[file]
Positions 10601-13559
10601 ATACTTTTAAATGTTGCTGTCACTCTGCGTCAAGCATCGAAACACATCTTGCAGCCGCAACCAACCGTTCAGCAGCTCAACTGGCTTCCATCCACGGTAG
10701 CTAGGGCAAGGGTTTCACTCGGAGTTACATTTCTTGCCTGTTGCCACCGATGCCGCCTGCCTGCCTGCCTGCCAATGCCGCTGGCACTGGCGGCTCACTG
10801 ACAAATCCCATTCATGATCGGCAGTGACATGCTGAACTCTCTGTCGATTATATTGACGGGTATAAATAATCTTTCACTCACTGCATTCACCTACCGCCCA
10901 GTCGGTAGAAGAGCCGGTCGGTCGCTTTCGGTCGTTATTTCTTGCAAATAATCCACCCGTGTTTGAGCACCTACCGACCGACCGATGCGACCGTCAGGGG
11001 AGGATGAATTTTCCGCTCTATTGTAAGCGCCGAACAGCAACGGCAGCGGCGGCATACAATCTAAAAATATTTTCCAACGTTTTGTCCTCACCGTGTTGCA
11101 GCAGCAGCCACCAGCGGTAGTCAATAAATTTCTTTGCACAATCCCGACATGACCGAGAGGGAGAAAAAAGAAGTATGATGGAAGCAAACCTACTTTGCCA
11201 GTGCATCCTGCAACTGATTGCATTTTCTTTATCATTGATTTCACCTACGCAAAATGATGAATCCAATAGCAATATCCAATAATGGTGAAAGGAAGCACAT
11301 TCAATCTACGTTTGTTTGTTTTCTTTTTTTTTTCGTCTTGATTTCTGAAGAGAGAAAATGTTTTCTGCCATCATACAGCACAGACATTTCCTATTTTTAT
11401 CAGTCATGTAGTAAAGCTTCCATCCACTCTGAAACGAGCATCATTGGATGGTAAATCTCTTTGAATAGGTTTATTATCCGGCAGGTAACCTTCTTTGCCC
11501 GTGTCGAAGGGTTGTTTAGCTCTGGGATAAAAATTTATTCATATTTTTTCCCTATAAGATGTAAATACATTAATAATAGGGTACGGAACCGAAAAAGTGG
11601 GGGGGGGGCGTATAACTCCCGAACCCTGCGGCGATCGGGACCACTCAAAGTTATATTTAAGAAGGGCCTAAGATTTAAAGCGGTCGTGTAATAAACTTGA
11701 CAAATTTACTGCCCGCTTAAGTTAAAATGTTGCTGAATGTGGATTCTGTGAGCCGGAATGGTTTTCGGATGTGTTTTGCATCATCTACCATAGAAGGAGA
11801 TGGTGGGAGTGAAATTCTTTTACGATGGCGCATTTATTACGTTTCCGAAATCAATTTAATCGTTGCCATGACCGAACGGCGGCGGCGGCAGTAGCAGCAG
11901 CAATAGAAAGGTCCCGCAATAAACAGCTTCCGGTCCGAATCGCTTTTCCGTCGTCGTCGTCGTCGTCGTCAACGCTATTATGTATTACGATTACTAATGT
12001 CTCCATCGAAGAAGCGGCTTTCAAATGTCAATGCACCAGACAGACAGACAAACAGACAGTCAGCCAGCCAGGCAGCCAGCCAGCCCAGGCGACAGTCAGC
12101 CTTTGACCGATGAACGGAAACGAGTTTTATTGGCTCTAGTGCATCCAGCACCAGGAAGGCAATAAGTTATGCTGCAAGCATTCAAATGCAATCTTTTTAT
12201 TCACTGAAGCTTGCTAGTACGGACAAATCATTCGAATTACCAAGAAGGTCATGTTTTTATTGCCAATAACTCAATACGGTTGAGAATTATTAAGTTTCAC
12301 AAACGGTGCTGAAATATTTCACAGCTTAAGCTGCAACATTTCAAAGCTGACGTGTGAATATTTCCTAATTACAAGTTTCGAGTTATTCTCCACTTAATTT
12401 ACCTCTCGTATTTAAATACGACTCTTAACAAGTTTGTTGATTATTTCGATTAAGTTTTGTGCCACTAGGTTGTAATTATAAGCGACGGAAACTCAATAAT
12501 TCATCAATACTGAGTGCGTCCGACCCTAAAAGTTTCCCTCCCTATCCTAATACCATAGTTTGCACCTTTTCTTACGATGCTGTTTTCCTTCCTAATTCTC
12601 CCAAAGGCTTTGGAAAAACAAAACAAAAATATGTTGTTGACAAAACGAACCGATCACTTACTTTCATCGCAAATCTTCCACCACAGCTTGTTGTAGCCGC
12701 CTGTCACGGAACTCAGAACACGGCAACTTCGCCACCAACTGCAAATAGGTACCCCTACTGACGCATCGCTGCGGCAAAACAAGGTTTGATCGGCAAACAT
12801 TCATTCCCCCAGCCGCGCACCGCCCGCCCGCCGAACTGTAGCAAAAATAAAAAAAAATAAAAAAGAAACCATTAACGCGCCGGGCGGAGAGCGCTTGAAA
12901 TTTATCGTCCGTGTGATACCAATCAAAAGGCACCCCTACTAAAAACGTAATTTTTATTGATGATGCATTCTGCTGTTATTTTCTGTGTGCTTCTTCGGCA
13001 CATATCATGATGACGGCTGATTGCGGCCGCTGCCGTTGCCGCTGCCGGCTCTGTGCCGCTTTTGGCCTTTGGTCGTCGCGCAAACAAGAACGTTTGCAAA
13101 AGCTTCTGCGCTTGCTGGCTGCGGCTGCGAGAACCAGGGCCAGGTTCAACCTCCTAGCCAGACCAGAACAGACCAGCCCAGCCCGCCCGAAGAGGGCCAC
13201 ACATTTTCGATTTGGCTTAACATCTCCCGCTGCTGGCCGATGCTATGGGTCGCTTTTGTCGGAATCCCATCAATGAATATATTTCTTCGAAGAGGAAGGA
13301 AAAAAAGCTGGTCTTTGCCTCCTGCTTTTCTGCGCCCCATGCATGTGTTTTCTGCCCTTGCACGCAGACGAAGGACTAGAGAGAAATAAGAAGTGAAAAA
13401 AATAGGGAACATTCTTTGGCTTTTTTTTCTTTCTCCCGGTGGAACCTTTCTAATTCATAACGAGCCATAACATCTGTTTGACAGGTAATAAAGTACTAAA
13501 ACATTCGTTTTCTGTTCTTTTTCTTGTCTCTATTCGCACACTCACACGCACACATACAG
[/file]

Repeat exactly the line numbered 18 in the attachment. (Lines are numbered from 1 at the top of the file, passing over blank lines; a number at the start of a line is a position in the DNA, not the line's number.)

12201 TCACTGAAGCTTGCTAGTACGGACAAATCATTCGAATTACCAAGAAGGTCATGTTTTTATTGCCAATAACTCAATACGGTTGAGAATTATTAAGTTTCAC